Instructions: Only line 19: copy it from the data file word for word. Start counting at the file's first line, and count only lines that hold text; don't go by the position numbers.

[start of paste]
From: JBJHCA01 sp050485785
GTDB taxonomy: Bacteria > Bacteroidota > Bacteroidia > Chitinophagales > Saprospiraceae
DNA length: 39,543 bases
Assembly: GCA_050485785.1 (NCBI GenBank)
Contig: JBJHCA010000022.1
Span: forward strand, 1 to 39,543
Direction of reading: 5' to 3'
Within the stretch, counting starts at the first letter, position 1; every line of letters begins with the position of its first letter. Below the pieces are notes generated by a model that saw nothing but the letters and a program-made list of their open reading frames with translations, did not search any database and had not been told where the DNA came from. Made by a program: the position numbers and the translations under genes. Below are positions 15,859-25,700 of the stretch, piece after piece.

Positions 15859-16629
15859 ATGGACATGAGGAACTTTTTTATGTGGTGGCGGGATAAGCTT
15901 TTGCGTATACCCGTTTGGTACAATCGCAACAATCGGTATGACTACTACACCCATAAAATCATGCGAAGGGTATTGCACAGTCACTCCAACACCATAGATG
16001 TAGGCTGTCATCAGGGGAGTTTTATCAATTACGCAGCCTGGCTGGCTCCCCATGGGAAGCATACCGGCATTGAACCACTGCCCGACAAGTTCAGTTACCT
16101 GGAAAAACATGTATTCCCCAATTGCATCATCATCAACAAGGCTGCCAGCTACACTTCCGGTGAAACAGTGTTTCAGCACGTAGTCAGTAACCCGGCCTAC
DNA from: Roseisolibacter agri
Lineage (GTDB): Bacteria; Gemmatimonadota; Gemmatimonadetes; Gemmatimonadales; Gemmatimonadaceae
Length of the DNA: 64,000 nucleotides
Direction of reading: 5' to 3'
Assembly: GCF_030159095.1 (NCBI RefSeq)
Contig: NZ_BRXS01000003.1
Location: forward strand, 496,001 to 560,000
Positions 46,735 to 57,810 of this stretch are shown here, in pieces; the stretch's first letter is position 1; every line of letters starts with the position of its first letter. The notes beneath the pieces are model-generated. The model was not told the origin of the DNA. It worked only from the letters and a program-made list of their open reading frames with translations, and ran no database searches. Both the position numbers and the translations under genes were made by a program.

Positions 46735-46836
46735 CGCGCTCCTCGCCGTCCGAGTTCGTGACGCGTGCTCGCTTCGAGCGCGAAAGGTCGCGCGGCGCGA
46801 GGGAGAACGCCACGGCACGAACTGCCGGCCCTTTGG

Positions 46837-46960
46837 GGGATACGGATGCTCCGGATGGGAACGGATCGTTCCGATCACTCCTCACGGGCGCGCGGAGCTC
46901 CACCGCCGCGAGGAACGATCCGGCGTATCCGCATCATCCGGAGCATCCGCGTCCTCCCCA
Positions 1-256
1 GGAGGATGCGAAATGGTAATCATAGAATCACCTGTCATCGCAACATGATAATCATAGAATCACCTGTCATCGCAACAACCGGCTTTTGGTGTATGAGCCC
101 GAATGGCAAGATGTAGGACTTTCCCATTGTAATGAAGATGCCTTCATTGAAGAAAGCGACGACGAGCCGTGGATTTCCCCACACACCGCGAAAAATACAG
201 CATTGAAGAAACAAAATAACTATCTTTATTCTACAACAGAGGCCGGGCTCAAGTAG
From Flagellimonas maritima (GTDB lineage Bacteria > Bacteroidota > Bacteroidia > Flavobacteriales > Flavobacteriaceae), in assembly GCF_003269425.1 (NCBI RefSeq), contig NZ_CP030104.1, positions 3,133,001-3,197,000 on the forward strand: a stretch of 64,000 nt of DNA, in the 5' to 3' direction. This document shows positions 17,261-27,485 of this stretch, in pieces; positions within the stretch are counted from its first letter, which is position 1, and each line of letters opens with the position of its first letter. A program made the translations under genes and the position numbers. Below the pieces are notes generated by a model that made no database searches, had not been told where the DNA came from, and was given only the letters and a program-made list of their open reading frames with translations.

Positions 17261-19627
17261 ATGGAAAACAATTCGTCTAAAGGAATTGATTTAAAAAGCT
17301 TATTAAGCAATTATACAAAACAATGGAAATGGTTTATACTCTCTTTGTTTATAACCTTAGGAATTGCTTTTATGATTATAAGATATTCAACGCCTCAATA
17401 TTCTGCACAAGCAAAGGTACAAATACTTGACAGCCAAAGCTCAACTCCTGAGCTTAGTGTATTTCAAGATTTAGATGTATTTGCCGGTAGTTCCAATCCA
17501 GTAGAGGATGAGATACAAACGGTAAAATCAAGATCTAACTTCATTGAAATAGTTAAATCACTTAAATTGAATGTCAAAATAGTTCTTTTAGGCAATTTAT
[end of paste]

Contig: NZ_BRXS01000003.1